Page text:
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Session #115 announced: The role of beer books

The SessionHost Joan Villar-i-Martí has announced that the topic for The Session #115 will be “Role of beer books.”

He writes, “Participants can talk about that first book that caught their attention, which brought them to get interested in beer; or maybe about books that helped developing their local beer scene. There’s also the – bad – role of books that regrettably misinform readers because their authors did not do their work properly. There are many different ways to tackle this topic.”

So read a new book or revisit an old friend and post on the topic Sept. 2.

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The Session #114: A St. Louis pilsner

The SessionWe Changed The World … For This?
[Via All About Beer]
An American Story.
IPAs as National Tradition.
[Both via Beervana]

Whoa! What’s all of this have to do with The Session #114, given that Alistair Reece has asked us to write about pilsners? But what Jeff Alworth has to say about the use of American hops and about how American brewers, and now brewers around the world who are mimicking them, is relevant.

Urban Chestnut Brewing Forest Park PilsnerThere is such a thing as an Americanized pilsner out there that has nothing to do with Miller Lite. Who You Callin’ Wussie from Arrogant Brewing* is an example. It is a well made flavorful beer, brimming with lots of aromas and flavors, some of which you won’t find in an old world pilsner. Basically, it’s kind of loud and it bangs into the furniture. That’s OK, as long as it is adding diversity, not eliminating choice. These are the sorts of things you should be thinking about when you read Lew Bryson’s column in All About Beer.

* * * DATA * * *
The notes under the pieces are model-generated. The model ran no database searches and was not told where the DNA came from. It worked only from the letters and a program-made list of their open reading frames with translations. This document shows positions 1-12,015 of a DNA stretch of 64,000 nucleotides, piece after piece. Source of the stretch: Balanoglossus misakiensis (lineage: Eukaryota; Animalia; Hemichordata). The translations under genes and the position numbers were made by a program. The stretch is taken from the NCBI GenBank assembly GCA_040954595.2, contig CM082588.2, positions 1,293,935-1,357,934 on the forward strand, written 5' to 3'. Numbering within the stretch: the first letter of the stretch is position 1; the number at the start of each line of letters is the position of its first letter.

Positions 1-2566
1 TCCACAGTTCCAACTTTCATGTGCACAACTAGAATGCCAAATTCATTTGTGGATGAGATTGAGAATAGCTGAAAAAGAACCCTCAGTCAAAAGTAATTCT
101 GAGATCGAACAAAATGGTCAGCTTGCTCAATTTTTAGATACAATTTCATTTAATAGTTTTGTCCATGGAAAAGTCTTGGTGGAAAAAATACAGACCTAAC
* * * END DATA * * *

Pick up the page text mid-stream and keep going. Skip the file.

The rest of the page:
*Yes, this is the same brewery as Stone, although I find the explanation exhausting.

I’m not sure any beer can get inside your bones like certain music — let’s say just about any song from Son Volt’s Trace — but one like Stammtisch from Urban Chestnut Brewing just up the road from us, or Live Oak Pilz, or Marble Pils, has a better chance than any IPA I can think of. Or a pilsner like Wussie, which ranked seventh in a blind tasting of pilsners conducted by Paste magazine. Stammtisch was first, and Pilz and Pils apparently were not tasted.

Paste praises Urban Chestnut for brewing “superlative German beer styles.” I understand this, but maybe because I’ve been in St. Louis almost as long as Urban Chestnut (and Daria has been here longer) I figure I’m drinking St. Louis beer, not German beer. Part of the attraction of Stammtisch is that it has become a familiar flavor, just as Trace is familiar. Oh, and that drinking a liter isn’t a challenge. It’s more like humming along when Jay Farrar sings, “Ste. Genevieve can hold back the water, but saints don’t bother with a tear stained eye.”

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The beer in the photo is Urban Chestnut’s Forest Park Pilsner, which is brewed with six-row barley malt, corn, and Cluster hops. I wrote about in the August/September issue of Craft Beer & Brewing.

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The Session #114: Pilsners